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The benefits of cannabinoids on a multitude of health problems is well-studied by the medical industry. From relieving depression and anxiety to muscle spasms and addiction, cannabis’ virtues have been extolled by many including Friedrich Nietzsche, who used it to relax, and Bill Gates, who has publicly backed legalization. Famed cosmologist Carl Sagan lauded cannabis for allowing him to understand human psychology better, and even wrote an essay all about it. “The illegality of cannabis is outrageous,” wrote Sagan, “[It is] an impediment to full utilization of a drug which helps produce the serenity and insight, sensitivity and fellowship so desperately needed in this increasingly mad and dangerous world.” Modern users are increasingly taking the drug as a lifestyle enhancer, a trend of which Dosist is keenly aware. “Cannabis isn’t just about getting high and wearing 4/20 T-shirts anymore,” says Campbell. “It’s about, ‘how do I sleep better?’ or, ‘how do I have more intimacy with my partner?’”

 

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It sounds like an exact science—but does it work? If you already use cannabis, you already know the answer: different doses and strains affect every individual differently. I had a dose of Sleep before bed one evening and found myself, instead, staying up with my heady high; the following night, it had me sleeping like a baby. A puff of Bliss on top of the Malibu Hills proved uplifting, and encouraged a bubbly, social hike back down. Still, some weed traditionalists may feel contemporary vape pens are a sterile alternative to, say, walking to the local dispensary, browsing shelves laden with jars of Super Lemon Haze and Blue Dream, then grinding and rolling a joint by hand. But Dosist isn’t for them. This is a pen for parents seeking to reap the benefits of cannabis subtly; for the socially-conscious urban millennial who wants a design accessory as much as a wellness product that’s tested, regulated, plant-based, and locally-grown (when Dosist comes to Canada, all plants will be grown here). They are for people like Gwyneth Paltrow, who showed off her dose pen in an issue of Goop, her wellness publication; or Chelsea Handler, who was spotted with one on a chairlift at Whistler Blackcomb.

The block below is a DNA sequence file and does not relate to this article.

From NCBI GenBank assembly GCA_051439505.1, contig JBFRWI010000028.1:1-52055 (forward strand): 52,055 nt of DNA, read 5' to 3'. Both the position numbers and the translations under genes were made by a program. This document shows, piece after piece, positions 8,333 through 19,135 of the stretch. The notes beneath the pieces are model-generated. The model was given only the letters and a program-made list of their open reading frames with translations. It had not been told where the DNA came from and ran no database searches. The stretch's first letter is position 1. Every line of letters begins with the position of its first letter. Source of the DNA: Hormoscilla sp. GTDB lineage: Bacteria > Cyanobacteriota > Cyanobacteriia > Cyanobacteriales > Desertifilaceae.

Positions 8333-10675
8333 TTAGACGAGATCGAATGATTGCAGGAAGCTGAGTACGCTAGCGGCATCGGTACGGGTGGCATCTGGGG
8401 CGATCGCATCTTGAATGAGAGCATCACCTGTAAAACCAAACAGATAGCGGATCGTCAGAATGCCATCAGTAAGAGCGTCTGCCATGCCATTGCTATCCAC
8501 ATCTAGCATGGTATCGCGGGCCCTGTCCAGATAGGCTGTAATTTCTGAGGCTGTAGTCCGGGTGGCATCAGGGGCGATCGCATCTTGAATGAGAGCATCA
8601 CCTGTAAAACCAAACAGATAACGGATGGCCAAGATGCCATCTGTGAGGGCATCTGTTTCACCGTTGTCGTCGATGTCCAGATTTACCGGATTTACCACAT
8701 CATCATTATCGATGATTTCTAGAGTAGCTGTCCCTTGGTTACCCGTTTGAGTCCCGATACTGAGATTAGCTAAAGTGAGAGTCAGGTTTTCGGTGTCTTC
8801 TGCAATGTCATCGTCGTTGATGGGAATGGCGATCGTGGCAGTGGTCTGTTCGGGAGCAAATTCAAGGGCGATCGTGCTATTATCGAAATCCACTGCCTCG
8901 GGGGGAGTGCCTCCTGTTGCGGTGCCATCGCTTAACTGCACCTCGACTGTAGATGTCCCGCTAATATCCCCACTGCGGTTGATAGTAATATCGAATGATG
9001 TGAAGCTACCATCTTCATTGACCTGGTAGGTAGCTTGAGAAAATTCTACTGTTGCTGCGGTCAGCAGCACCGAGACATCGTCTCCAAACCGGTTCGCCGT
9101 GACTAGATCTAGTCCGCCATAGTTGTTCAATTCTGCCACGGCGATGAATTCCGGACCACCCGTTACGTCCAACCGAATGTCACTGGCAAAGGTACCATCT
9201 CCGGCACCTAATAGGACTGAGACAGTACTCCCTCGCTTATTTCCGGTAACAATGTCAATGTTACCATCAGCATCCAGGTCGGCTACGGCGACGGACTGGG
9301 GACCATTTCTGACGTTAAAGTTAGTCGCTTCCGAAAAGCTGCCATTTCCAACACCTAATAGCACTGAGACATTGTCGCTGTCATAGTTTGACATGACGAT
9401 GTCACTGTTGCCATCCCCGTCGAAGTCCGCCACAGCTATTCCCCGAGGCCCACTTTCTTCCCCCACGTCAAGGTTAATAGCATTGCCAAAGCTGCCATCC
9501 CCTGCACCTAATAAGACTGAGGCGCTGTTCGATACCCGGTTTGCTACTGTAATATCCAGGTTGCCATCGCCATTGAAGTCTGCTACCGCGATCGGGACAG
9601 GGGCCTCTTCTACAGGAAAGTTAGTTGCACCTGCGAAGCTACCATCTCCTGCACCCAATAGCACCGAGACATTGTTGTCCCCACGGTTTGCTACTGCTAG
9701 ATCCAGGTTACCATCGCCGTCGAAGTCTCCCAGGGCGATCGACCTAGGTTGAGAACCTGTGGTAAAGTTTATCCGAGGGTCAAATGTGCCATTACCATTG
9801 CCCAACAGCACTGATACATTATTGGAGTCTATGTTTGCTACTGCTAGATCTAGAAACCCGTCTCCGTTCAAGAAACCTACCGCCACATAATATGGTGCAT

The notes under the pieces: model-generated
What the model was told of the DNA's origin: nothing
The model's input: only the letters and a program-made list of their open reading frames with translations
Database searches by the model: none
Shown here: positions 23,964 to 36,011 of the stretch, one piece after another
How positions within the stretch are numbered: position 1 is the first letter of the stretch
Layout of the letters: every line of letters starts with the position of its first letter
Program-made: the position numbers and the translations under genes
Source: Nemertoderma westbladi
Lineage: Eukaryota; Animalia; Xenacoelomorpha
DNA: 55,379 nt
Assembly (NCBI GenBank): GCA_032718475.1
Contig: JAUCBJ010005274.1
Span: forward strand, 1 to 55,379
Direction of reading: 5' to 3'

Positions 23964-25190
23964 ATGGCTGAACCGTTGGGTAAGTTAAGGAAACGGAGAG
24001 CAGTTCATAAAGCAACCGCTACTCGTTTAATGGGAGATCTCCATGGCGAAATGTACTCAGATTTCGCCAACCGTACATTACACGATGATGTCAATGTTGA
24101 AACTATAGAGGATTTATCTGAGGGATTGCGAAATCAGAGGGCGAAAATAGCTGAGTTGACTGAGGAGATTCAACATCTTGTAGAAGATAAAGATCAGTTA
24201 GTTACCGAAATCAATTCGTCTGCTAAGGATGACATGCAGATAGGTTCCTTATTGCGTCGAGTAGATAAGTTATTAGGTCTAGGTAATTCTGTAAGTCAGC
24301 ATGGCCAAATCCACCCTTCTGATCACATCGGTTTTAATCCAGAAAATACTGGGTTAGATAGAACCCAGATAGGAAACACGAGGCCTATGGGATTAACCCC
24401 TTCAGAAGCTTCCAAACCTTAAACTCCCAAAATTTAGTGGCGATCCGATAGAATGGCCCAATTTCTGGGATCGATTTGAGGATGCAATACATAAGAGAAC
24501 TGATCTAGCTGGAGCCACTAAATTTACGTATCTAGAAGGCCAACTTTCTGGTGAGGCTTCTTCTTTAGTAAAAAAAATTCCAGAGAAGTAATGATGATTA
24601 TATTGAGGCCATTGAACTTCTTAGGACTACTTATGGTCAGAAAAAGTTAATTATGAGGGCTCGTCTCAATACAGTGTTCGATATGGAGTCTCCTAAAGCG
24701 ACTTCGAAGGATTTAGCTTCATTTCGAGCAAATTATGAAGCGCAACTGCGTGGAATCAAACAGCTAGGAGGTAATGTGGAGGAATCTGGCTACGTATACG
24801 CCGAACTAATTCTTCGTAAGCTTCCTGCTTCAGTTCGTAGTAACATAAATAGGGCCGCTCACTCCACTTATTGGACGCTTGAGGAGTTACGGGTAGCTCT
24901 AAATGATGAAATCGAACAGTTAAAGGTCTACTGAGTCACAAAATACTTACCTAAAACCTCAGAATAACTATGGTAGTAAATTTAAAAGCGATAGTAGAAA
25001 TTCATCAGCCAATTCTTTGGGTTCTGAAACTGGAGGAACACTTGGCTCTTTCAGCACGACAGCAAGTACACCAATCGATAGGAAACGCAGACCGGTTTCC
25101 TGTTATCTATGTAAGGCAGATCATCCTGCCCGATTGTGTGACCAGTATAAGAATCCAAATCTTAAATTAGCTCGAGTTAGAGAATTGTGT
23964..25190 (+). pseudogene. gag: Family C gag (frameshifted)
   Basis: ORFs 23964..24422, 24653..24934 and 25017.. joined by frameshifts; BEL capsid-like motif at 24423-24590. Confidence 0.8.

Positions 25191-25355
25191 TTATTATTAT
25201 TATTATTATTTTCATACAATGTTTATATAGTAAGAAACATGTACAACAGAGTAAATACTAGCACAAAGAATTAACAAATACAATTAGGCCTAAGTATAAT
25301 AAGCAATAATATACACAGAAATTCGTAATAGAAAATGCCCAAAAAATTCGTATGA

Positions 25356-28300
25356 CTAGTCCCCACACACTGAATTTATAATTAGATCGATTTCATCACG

On the horizon, Dosist has plans to develop non-cannabis wellness products, too. “I can say that the products we have in our pipeline, no one’s ever seen or contemplated them yet,” says Campbell. “This is just the beginning.”

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Post Date:

August 14, 2018